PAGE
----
We then took the rest of the day to conduct a number of tests on video in the Estate corridors. We rigged our tripod to a dolly, and Mary walked at a variety of speeds, including sprinting up and down many stairs as Blithe yelled orders from 6 stories above and across a large parking lot. This exhausted us both, and we needed some alone time afterwords.

We reviewed our footage and were disappointed by some of the shots, excited by others. We will conduct more tests tomorrow, and will attempt to get under the foundation of the building as part of the Estate is elevated on columns.

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Market Estate: Tour of the Flats: Day 3

Posted: February 21st, 2010

We woke up to London rain and were reminded that we need to consider the weather as we be begin to work. Our plan today was to explore the interior of as many flats as we could.  The Market Estate Project planners have specific keys to each flat so we can only see a few at a time. We saw around 12 or so by 1pm. Many were in a state of total disrepair. However some were in almost perfect condition with wild wallpaper patterns and brightly colored carpets.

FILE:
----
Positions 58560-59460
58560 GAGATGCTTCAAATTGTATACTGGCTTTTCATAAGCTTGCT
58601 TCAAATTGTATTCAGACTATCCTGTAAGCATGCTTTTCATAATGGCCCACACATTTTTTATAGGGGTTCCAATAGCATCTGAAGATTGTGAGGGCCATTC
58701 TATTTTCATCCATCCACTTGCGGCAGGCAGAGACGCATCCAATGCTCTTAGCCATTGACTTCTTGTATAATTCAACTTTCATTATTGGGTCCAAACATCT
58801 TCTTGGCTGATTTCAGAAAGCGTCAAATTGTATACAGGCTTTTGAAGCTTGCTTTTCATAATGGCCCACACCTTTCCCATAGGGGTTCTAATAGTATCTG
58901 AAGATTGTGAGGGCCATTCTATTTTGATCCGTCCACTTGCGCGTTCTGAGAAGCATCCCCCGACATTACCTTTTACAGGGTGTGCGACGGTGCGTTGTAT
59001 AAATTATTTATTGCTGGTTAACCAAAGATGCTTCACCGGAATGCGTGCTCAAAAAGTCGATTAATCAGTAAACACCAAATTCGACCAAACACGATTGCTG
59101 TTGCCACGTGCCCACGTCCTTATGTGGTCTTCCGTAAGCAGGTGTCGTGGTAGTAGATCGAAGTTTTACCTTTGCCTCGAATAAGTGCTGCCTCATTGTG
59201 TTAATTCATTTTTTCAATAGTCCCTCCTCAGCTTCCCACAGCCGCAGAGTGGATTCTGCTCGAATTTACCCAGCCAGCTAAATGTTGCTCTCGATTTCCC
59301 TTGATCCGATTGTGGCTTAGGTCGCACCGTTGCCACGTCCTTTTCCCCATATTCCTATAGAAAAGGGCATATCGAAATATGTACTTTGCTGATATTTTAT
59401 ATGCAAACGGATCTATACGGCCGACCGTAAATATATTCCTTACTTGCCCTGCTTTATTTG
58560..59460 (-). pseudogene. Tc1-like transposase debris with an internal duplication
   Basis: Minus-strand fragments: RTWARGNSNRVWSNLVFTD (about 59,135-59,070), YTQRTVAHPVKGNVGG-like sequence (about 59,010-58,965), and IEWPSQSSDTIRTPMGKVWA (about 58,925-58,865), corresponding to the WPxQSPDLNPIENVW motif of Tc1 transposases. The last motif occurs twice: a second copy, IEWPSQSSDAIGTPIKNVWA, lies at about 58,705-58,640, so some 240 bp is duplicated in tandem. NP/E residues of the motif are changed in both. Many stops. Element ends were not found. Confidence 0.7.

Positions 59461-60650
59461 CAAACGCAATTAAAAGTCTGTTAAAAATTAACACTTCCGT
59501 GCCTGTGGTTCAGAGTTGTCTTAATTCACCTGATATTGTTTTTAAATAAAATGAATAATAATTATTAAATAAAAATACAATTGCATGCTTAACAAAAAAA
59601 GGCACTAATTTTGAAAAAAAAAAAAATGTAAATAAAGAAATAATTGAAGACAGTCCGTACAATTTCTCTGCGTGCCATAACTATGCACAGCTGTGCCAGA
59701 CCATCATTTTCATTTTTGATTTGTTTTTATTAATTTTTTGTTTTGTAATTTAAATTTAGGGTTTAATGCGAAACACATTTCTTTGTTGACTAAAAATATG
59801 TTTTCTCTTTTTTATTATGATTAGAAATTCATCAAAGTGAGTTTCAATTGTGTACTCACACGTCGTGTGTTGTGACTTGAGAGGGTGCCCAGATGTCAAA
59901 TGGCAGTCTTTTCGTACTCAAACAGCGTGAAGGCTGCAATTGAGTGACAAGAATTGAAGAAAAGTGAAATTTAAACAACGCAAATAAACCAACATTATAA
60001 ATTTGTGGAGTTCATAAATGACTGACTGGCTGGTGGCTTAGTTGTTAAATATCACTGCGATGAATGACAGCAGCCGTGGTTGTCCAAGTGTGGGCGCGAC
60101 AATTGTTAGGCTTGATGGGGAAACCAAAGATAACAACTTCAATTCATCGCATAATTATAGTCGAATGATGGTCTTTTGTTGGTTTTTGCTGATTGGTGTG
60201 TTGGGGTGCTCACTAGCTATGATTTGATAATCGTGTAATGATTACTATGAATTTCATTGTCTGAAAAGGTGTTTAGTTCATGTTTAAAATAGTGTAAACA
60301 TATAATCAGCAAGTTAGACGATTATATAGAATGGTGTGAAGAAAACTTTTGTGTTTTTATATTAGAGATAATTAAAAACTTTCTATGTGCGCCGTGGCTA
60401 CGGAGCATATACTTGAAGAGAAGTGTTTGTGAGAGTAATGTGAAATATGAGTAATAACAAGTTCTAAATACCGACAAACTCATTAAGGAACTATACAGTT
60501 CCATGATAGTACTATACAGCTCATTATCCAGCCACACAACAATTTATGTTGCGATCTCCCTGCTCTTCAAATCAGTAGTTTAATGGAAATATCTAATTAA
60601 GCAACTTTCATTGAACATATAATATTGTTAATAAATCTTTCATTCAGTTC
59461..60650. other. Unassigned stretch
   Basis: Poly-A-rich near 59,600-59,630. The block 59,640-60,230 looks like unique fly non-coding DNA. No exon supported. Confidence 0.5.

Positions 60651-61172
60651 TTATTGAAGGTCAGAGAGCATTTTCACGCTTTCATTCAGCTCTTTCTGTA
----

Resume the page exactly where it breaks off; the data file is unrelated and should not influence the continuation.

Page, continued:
Gadi, one of the project coordinator’s, invited over for a great lunch of hummus and fava beans.  It was delicious, and a very nice tradition that they do every Sunday.

We had an interesting conversation about how the Estates operate in London (Estates are the UK’s term for our housing projects),  as well as the expectations and goals of the ME Projects. One thing that we understood is that the organizers view this project first and foremost as a service to artists, as a way to provide unique opportunities for the production of work. While they hope that the project will benefit the local community, that is not their primary motivation. We also learned that this Estate is currently owned by a private developer, and not the local government. This is the entire reason why we are allowed to be here and why there isn’t the same level of bureaucracy as with other Estates owned by the council.